Trending tickers: Alphabet, Intel, Microsoft, Amazon and Anglo American

Alphabet FILE PHOTO: People walk next to a Google logo during a trade fair in Hannover Messe, in Hanover, Germany, April 22, 2024.  REUTERS/Annegret Hilse/File Photo
Google parent Alphabet has announced its first-ever dividend. (REUTERS / Reuters)

Alphabet’s first-quarter revenue jumped 15% as Google’s parent company announced its first-ever dividend of 20 cents a share alongside a $70bn (£56bn) stock buyback.

Google posted $80.5bn in revenue for the first quarter of 2024 and reported $1.89 in earnings per share, up from $1.17 – beating analysts’ expectations on both counts.

The company also announced its first dividend, of $0.20 per share, and said the payout would become quarterly.

“Our leadership in AI [artificial intelligence] research and infrastructure, and our global product footprint, position us well for the next wave of AI innovation,” CEO Sundar Pichai said in the earnings release.

Shares in Alphabet were up roughly 15% in premarket trading. The jump pushed Alphabet’s market cap past $2tn.

Intel reported first-quarter earnings on Thursday that beat Wall Street expectations for earnings per share but the company's Q2 outlook fell short of Wall Street's estimates, sending the stock sliding.

In the first quarter, Intel reported a net loss of $400m, or 9 cents per share, versus a net loss of $2.8bn, or 66 cents per share, last year.

Revenue was $12.7bn versus $11.7bn a year ago, a 9% year-over-year increase.

Read more: FTSE 100 LIVE: European stocks rise as traders digest US tech earnings and Bank of Japan decision

Intel said it anticipates Q2 revenue of between $12.5bn and $13.5bnn. Analysts were anticipating $13.63bn for the coming quarter. “We are making steady progress against our priorities and delivered a solid quarter,” said CEO Pat Gelsinger.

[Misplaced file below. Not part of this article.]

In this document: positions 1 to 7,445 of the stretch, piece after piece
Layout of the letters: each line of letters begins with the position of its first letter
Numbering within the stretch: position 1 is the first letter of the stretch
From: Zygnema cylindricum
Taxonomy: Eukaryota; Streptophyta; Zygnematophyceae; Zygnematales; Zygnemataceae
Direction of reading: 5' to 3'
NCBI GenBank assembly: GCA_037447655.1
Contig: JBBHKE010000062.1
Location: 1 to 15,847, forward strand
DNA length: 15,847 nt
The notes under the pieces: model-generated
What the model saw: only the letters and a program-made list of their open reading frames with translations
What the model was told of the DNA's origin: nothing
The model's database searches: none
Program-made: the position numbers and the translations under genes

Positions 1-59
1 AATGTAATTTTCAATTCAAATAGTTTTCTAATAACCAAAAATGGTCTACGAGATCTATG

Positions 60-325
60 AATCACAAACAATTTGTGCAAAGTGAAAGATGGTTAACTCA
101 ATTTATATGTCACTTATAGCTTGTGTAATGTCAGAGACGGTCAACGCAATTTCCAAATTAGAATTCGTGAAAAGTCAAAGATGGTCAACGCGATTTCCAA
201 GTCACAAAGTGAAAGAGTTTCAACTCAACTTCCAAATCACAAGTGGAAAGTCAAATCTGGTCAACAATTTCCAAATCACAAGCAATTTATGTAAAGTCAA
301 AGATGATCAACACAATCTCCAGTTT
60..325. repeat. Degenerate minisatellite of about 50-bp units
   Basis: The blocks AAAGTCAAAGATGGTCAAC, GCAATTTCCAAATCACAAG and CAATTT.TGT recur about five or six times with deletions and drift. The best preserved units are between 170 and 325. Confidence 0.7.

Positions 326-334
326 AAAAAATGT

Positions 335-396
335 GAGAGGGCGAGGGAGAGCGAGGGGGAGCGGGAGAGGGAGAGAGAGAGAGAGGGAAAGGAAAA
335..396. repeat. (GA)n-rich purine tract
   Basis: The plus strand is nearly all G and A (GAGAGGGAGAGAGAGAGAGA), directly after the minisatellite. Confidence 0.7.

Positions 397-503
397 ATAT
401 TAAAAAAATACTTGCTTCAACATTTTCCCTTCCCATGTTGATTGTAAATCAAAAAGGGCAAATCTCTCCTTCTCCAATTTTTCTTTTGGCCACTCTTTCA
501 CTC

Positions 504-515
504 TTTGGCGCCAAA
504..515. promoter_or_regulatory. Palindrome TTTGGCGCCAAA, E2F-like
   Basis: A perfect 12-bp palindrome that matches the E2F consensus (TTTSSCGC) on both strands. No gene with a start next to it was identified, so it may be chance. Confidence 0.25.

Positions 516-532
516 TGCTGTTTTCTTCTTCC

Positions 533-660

Microsoft’s heavy bet on AI appears to be paying off as the world’s largest public company reported $61.86bn revenue for the last quarter.

Total revenue increased 17% to $61.86bn during the first three months of 2024, the third quarter of its financial year, surpassing analyst expectations of some $60.88bn. Earnings per share increased 20% to $2.94, ahead of the expected $2.83.

"Microsoft’s AI-powered earnings demonstrate that doubling down on innovation is paying off," Jeremy Goldman, senior director of briefings at Emarketer, told Reuters, pointing to the company's early moves in generative AI, such as its large investment in ChatGPT maker OpenAI.

Sales in Microsoft’s cloud division, its biggest revenue driver that includes its Azure computing platform, climbed 21% during the quarter to $26.7bn, compared with analysts’ forecasts for $26.2bn and above company guidance.

Amazon are higher in premarket trading following a pair of strong quarters from mega-cap peers Microsoft and Alphabet.

Amazon is scheduled to report its first-quarter financial results after the US market close on April 30. The company is expected to report earnings of 83 cents per share on revenue of $142.495bn, according to estimates from Benzinga Pro.

Investors should keep an eye out for any fluctuations to the share price at the open following reports that the Federal Trade Commission asked a judge to force Amazon to reveal what it tells company leaders about using the encrypted messaging app Signal to discuss sensitive topics and about preserving documents related to antitrust matters, according to a new court filing.

Read more: UK consumer confidence rises amid personal finance optimism

In September, the FTC filed a suit against Amazon, arguing that the company has illegally maintained a monopoly and artificially raised prices for consumers.

British mining giant Anglo American has rejected a £31.1bn takeover offer by Australian rival BHP (BHP.L)

The FTSE 100 miner said the bid was “opportunistic” and “significantly undervalues Anglo American and its future prospects”.

The unsolicited approach from BHP would include a structure which “is highly unattractive” for Anglo’s shareholders, “given the uncertainty and complexity inherent in the proposal, and significant execution risks”, the board said.

The bid would have seen BHP pay £25.08 for every Anglo American share, which would include stock in Anglo subsidiaries Anglo Platinum and Kumba Iron Ore.

It would be conditional on Anglo demerging its entire shareholdings in the two businesses to its shareholders.

The board said that it had unanimously rejected the proposal.

Anglo’s shares surged by 16.1% on Thursday after news of the bid emerged, valuing the miner at £31.4bn and above the offer price from BHP.

Watch: Alphabet's dividend an 'olive branch for investors': Analyst

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